We are what we imagine ourselves to be.
“I want to stay as close to the edge as I can without going over. Out on the edge you see all kinds of things you can’t see from the center.”
The New York Times is reporting that Kurt Vonnegut died today, from a brain injury he received in a fall. Before the blogs get clogged up with words like ‘innovator’ and ‘visionary’, and before the city wrestles out from underneath the fairly large wrench this throws into the “Year of Vonnegut”, I just want to say that the man penned the first novel that ever truly touched me.
Yep, that’s right. Ms. Voracious Reader, Yours Truly of the Book Club Circuit, had never cried reading a book until she picked up Cat’s Cradle.
I started reading the book on the day after my 21st birthday, a day when nothing was going right and I was looking for something to read that reminded me of Indiana. At the time, all I knew about “Hoosier” authors was neatly folded into Booth Tarkington, Gene Stratton Porter and Vonnegut, so I chose door #3.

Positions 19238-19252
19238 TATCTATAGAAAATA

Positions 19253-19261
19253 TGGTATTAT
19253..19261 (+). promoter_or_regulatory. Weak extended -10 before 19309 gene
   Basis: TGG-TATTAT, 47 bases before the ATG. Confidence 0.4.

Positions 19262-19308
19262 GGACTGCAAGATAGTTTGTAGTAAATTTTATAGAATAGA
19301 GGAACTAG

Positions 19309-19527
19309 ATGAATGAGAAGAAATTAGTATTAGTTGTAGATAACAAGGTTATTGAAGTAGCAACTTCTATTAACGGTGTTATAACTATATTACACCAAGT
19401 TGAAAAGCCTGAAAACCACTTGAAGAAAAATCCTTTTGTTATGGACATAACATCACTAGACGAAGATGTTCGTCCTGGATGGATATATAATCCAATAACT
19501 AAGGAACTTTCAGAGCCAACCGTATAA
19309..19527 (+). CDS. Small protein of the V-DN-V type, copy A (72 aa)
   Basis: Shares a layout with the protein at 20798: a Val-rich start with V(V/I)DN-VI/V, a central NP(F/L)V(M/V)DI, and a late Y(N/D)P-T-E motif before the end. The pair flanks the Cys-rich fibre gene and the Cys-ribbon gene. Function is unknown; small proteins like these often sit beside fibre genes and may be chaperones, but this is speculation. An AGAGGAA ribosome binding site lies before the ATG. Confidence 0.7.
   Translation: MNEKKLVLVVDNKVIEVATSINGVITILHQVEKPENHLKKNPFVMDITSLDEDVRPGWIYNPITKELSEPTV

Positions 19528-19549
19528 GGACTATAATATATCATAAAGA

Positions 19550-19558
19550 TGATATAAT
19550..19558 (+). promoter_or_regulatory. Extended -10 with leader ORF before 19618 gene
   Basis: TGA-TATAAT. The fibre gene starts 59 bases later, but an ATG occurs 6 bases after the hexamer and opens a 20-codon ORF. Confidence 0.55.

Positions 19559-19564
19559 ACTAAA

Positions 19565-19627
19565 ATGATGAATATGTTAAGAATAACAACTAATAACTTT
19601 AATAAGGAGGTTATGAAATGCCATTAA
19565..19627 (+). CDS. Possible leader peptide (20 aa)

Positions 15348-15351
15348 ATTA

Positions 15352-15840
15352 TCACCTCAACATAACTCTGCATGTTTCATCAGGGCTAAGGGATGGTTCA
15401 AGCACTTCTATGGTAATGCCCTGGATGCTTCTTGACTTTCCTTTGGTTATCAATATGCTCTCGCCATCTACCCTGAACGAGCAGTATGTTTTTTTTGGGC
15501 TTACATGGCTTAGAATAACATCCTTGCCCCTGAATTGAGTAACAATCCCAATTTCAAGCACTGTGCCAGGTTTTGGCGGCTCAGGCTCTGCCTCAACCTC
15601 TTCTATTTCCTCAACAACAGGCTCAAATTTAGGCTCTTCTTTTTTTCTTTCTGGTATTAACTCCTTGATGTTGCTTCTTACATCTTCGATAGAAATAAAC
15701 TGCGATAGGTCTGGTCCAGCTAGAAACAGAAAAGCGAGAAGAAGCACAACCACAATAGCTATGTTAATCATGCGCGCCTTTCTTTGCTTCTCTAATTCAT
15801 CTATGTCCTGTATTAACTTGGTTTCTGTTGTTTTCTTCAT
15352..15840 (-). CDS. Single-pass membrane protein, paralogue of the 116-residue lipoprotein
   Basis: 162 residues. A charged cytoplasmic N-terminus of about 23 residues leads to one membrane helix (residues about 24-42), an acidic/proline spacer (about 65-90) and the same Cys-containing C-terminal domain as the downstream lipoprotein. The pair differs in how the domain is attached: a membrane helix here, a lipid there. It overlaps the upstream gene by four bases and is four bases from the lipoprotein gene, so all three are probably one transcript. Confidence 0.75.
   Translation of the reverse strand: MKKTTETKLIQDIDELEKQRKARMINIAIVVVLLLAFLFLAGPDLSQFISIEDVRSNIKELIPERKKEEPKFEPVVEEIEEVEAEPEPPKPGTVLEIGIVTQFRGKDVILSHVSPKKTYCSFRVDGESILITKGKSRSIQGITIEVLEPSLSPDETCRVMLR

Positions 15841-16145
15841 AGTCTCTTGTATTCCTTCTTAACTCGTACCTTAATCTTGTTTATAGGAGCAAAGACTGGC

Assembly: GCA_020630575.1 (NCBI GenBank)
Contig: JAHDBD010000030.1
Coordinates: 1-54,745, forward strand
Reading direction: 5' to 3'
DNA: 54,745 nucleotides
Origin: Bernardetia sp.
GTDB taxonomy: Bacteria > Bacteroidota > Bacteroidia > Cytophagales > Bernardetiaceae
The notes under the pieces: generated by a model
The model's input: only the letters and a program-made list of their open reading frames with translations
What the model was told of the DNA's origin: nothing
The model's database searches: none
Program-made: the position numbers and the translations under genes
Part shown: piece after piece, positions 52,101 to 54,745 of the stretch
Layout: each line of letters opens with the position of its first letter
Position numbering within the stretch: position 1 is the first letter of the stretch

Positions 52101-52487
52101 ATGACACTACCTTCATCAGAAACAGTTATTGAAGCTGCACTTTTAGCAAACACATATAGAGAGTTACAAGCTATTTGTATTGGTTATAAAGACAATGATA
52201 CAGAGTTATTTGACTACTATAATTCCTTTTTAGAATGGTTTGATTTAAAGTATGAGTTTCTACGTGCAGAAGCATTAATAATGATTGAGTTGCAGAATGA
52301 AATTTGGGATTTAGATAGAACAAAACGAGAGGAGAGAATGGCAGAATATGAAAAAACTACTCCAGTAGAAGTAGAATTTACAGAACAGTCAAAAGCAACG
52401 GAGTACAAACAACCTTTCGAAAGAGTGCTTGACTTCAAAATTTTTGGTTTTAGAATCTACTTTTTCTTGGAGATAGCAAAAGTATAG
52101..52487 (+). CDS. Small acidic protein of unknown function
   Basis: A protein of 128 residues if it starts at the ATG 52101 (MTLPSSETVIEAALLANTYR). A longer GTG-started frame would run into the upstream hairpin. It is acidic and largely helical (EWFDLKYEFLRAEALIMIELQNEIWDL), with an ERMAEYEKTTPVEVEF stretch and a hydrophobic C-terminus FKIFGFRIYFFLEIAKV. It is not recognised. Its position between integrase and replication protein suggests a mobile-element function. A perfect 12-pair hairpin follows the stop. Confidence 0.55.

I won’t critique the book—god knows so many people have tried—but I’ll tell you that as quirky and disconcerting as this novel has been said to be, it was absolutely perfect for me at that time in my life. It got me reading again after an extended absence. It got me thinking again, after swearing off higher education. And most of all, it got me dreaming again.
“We are what we imagine ourselves to be.”
I believe strongly that a person’s way through life is full of missed opportunities, uncharted paths, bad choices and spur-of-the-moment decisions. If I had picked up “Girl of the Limberlost” that day, what would have happened? Kurt, you played the tiniest of tiny roles in shaping who I am today, and I know full well how sweeping and self-important that sounds… but I think it’s the truth.
Rest in Peace, Mr. Vonnegut. Thank you for the stories.